The Bishop of Oxford, who sits on the House of Lords artificial intelligence committee, has come up with a ten commandments of AI:
AI should be designed for all, and benefit humanity.
AI should operate on principles of transparency and fairness, and be well signposted.
AI should not be used to transgress the data rights and privacy of individuals, families, or communities.
The application of AI should be to reduce inequality of wealth, health, and opportunity.
AI should not be used for criminal intent, nor to subvert the values of our democracy, nor truth, nor courtesy in public discourse.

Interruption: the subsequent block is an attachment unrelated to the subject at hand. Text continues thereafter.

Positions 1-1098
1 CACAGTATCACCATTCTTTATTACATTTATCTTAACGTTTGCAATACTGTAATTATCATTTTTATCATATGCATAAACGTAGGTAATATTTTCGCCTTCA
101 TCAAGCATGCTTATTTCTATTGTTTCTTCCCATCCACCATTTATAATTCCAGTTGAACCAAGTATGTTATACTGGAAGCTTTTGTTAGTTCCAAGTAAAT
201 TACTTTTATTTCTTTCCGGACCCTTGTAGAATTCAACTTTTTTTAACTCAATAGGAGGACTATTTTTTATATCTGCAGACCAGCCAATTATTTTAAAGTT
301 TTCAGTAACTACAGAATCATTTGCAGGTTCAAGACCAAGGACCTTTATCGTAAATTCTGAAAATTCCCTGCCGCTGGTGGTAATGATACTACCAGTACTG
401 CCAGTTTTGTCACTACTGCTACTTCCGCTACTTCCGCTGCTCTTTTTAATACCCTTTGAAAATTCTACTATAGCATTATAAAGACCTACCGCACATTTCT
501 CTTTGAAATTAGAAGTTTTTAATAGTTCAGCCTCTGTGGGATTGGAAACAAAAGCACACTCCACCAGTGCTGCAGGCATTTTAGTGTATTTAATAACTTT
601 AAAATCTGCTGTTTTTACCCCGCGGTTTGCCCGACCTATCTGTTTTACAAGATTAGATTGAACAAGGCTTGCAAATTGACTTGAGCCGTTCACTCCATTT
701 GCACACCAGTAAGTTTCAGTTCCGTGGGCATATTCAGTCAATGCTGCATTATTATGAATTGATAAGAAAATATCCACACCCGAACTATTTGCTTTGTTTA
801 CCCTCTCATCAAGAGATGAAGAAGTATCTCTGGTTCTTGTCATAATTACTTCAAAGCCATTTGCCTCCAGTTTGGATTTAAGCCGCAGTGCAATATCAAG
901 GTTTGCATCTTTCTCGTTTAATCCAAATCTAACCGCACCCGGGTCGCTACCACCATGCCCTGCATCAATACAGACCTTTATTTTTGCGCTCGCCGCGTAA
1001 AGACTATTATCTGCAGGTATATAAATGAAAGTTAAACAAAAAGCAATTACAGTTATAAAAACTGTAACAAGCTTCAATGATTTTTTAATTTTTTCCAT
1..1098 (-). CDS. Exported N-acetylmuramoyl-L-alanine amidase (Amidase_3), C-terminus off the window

The primary purpose of AI should be to enhance and augment, rather than replace, human labour and creativity.
All citizens have the right to be adequately educated to flourish mentally, emotionally, and economically in a digital and artificially intelligent world.
AI should never be developed or deployed separately from consideration of the ethical consequences of its applications.
The autonomous power to hurt or destroy should never be vested in artificial intelligence.
Governments should ensure that the best research and application of AI is directed toward the most urgent problems facing humanity.
I like them; they provide an essential dimension to this debate.
Now, for ten commandments of tax....